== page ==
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Exclusive: Workplace Safety Organization Exposes Confidential User Data from NASA, Tesla, DoJ, and Beyond

Exclusive: Workplace Safety Organization Exposes Confidential User Data from NASA, Tesla, DoJ, and Beyond

Top Workplace Safety Organization Exposes User Data from , Tesla, DoJ, and More

Introduction

Sensitive information from thousands of government organizations and high-profile enterprises, including NASA, Tesla, and the Department of Justice, was leaked by the National Safety Council (NSC). As a non-profit organization that provides services to various companies, including government institutions, the NSC maintained customer data in web directories accessible to the public. This flaw was discovered by researchers at Cybernews, who found that the unprotected database had been exposed for at least five months.

Data Breach and Potential Victims

The NSC operates in the United States and offers workplace and driving safety training. According to the researchers, the organization has approximately 55,000 members, including 2,000 organizations such as Siemens, Intel, HP, IBM, AMD, Ford, Toyota, and Tesla. Additionally, the NSC serves government organizations like the FBI, the Pentagon, the Department of Justice, and NASA. The exposed database contained nearly 10,000 email addresses and passwords. Cybernews speculates that these companies likely maintained accounts on the platform for access to training materials and participation in NSC events.

While it has not been explicitly stated that the data was stolen by a malicious third party, the researchers believe it is a possibility. They suggest that the leaked credentials could be used in credential-stuffing attacks, phishing attempts, and other malicious activities. Such actions could lead to devastating consequences such as data theft and ransomware attacks.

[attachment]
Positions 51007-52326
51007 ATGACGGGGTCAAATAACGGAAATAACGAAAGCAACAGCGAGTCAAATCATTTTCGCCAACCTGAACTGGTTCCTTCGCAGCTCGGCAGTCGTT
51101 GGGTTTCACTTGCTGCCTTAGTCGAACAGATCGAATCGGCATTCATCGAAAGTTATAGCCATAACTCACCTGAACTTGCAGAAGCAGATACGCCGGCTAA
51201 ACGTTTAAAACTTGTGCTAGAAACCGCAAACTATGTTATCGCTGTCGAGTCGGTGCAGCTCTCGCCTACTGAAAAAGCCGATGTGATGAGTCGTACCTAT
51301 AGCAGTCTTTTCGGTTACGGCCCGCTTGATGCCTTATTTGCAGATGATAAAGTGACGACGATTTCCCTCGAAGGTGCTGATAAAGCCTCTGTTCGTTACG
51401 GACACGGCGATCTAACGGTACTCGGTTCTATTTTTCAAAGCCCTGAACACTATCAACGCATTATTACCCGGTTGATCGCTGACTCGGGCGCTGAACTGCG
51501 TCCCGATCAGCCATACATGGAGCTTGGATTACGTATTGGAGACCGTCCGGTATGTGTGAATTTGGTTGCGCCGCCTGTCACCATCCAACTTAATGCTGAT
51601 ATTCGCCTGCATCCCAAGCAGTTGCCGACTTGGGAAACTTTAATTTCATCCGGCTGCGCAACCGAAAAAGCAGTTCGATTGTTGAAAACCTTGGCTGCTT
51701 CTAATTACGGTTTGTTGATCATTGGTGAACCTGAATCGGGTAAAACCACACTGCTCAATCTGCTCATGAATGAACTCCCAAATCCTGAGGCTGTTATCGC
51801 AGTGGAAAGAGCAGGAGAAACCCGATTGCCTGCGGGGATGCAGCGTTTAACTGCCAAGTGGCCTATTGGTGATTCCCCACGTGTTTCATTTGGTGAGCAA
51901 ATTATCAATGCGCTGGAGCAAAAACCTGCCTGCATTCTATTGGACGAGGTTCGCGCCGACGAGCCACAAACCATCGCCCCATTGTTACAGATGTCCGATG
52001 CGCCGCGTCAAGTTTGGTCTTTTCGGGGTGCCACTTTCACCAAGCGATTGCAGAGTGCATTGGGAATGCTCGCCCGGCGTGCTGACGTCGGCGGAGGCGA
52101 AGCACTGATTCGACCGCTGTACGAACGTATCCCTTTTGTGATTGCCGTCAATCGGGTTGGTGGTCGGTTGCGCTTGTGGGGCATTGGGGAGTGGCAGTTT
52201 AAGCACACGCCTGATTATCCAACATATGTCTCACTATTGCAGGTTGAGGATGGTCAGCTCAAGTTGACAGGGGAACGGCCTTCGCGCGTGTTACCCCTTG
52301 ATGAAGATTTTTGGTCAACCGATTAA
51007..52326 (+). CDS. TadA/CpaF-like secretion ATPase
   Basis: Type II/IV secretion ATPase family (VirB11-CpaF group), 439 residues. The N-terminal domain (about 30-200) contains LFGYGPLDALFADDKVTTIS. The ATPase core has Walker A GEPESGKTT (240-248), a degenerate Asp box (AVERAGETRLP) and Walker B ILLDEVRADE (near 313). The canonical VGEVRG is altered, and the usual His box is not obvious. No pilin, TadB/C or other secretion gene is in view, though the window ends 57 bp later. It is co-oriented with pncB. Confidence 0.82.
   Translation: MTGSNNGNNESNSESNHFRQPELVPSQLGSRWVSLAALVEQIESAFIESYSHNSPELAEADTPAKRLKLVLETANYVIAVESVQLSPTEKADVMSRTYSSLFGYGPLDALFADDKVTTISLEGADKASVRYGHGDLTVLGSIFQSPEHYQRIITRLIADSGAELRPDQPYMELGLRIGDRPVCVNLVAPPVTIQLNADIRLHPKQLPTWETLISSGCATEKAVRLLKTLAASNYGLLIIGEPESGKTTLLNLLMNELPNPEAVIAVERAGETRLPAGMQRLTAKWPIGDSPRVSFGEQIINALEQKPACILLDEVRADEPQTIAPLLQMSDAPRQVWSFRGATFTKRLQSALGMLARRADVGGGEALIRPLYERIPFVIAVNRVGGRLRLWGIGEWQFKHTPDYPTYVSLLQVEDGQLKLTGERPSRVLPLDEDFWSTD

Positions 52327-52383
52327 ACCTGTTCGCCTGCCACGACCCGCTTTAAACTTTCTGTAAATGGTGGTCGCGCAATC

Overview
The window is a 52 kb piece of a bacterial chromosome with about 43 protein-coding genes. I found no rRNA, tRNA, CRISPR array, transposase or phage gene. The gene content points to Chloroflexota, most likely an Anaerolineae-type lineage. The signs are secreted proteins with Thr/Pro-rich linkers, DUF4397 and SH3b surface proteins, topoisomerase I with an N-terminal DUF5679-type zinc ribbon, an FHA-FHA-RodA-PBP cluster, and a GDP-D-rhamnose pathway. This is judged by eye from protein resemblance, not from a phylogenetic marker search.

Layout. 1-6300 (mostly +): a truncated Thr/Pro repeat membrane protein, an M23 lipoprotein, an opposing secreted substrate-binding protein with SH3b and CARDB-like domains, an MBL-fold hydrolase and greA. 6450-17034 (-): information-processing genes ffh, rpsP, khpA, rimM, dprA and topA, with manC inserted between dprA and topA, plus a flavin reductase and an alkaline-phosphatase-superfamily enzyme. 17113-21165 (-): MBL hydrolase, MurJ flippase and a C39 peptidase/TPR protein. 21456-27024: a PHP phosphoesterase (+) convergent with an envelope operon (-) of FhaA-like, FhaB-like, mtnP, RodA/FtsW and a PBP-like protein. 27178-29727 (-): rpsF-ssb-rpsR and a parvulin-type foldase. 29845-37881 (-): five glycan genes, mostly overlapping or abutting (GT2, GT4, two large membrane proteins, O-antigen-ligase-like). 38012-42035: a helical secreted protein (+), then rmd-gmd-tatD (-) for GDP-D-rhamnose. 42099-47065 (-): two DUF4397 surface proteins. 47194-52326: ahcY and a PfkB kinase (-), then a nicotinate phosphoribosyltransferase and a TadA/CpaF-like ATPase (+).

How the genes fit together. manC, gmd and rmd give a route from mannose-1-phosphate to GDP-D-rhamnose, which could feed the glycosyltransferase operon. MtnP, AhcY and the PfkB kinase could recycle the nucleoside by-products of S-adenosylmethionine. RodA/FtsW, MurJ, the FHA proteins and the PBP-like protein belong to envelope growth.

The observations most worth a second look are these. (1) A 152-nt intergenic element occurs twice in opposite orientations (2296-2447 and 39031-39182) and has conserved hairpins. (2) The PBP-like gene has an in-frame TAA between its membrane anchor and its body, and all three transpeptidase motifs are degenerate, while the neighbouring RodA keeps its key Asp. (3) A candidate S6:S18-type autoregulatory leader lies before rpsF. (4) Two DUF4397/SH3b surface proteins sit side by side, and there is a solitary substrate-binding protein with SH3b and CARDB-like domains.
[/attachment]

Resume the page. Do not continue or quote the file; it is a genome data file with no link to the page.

Data Security and Password Encryption

Once the security breach was discovered, the NSC promptly addressed the issue. However, the researchers criticized the organization for hosting a development environment that was accessible to the public. They emphasized the need for separate hosting of development and production environments, with the former not containing actual user data and being kept private.

Among the leaked information were user passwords, which were hashed using the SHA-512 algorithm, generally considered secure. The passwords were also salted. However, due to the salts being stored together with the password hashes and only encoded with base64, retrieving the plaintext version of the salt would be relatively easy for experienced hackers. Cybernews estimates that it could take up to six hours to crack a single password from the database. Although not all passwords may be easily cracked, a significant number of them are likely vulnerable.

Closing Summary

The data breach at the NSC exposed sensitive information from numerous government organizations and high-profile enterprises. The organization has since fixed the security flaw that allowed public access to their customer data. However, the incident highlights the importance of robust data security measures and proper encryption practices. Companies must ensure that their development environments are separate from production environments and do not host actual user data. Additionally, strong hashing algorithms and secure storage of password salts are crucial for protecting user passwords from unauthorized access.

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